Monday, June 10, 2013

Report recommends changes for translator that altered Bible to appease Muslims

This is a very significant story, as it points to the danger of Christians being so concerned about not offending Muslims that they wind up teaching false theology:

Report recommends changes for translator that altered Bible to appease Muslims
h/t Creeping Sharia, original in World Magazine

After a year’s work, a World Evangelical Alliance (WEA) panel has released its report on the Muslim-context translation practices of Wycliffe Bible Translators and its partner SIL International. Wycliffe requested the audit of its policies after controversy erupted last year over the world’s premier translator supporting translations that altered the phrases “Son of God” and “God the Father” in Muslim contexts.
Western mission agencies have been concerned about literal translations of “God the Father” and “Son of God” in Muslim contexts because the terms imply God had sexual relations with Mary. One SIL-supported translation of Matthew in Turkey rendered “God the Father” something along the lines of “the great protector,” according to locals. (See “The battle for accurate Bible translation in Asia” from the Feb. 25, 2012 issue of WORLD Magazine.)

Both the Assemblies of God and the Presbyterian Church in America threatened to withdraw support from Wycliffe over the issue. Western mission agencies have also felt backlash from local believers in Muslim contexts who felt the agencies were changing the terms out of impatience over church growth. Frontiers, a missions agency that funds translation work, has also supported translations that alter the divine familial terms, but unlike Wycliffe it has not publicly submitted to an audit of its practices or policies. The WEA report may set the standard for Frontiers whether it officially adopts the recommendations or not.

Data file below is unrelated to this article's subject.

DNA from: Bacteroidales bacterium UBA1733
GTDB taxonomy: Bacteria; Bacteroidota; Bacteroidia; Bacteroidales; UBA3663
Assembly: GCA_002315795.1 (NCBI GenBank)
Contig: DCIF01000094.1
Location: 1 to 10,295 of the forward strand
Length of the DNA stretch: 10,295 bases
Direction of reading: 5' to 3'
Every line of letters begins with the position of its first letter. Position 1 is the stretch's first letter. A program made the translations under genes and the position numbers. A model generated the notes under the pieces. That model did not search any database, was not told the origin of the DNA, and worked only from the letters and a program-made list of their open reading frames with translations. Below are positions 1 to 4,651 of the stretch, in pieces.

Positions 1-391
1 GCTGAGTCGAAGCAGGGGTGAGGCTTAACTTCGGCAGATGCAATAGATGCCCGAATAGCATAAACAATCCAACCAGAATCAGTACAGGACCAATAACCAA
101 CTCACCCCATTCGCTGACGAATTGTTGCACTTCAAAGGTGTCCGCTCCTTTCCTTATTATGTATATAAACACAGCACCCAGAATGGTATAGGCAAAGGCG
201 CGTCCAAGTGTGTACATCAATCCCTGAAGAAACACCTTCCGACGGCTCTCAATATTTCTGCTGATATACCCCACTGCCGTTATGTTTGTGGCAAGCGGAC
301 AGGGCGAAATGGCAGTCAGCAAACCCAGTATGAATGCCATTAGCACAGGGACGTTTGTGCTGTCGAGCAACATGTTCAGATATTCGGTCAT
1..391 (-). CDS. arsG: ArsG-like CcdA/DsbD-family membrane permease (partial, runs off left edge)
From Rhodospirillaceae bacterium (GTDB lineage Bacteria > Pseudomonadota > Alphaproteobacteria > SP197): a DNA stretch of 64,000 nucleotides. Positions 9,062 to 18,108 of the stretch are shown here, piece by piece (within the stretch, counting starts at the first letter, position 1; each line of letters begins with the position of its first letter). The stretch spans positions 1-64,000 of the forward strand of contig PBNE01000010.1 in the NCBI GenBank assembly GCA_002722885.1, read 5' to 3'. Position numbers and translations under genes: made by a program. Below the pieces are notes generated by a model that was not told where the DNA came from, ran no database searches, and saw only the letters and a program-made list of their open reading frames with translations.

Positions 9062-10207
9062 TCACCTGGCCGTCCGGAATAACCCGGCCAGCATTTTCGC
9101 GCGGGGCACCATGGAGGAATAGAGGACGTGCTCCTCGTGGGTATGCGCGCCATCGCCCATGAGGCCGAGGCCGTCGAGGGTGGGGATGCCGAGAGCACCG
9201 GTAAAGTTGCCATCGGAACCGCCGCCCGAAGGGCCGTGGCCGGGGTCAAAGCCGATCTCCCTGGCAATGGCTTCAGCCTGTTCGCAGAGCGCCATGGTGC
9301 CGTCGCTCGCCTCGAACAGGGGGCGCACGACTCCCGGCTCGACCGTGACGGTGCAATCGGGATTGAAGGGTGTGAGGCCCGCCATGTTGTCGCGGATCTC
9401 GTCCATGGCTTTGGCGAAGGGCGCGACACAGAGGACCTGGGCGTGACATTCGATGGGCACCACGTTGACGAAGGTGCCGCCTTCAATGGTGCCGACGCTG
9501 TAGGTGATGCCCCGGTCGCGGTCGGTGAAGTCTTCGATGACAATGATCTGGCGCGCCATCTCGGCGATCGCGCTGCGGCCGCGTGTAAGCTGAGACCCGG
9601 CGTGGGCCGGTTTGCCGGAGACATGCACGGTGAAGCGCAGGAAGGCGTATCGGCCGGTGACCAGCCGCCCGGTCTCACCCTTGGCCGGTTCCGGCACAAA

The report never overtly rebukes Wycliffe/SIL, but it does draw clearer lines for the organizations’ translation practices. (Download a PDF of the report.)

Wycliffe’s earlier standards said translators should use a literal translation of the divine familial terms in a “majority” of cases, but left open the possibility of using an “alternative term with equivalent meaning” when the literal translation might “communicate wrong meaning.”

The new report is clearer. “The WEA Panel (hereafter referred to as ‘Panel’) recommends that when the words for ‘father’ and ‘son’ refer to God the Father and to the Son of God, these words always be translated with the most directly equivalent familial words within the given linguistic and cultural context of the recipients,” the report says.

The panel says where the familial words had a sexual implication, the translators should add qualifying adjectives to the familial word rather than change the word itself, using terms like “anointed Son of God” or “heavenly Father.” They also recommend that translators use “paratext” (footnotes or commentary) to explain the terms rather than alter the text itself.

[Let the Scriptures be translated accurately!  Qualifying adjectives like "anointed Son of God" are in danger of presenting a false Christology like that of Paul of Samosata or adoptionism, rejected by the early Church Fathers. - zosimas]

The report notes “the centrality of the word for “son” in the biblical presentation of salvation,” and says the centrality “demands that translators render the word with the most direct equivalent possible.”

The report also recommends standards for local involvement in translations and urged Wycliffe to set up a process for handling controversies over the familial terms. The panel says Wycliffe should be transparent about the translation decisions it makes.

Wycliffe had suspended the controversial translations while the review moved forward. A Wycliffe spokesman said that all the suspended translations (and all future translations) would meet these new standards prior to publication.

Critics of Wycliffe’s translation practices were cautious about embracing the report until they had studied it more fully.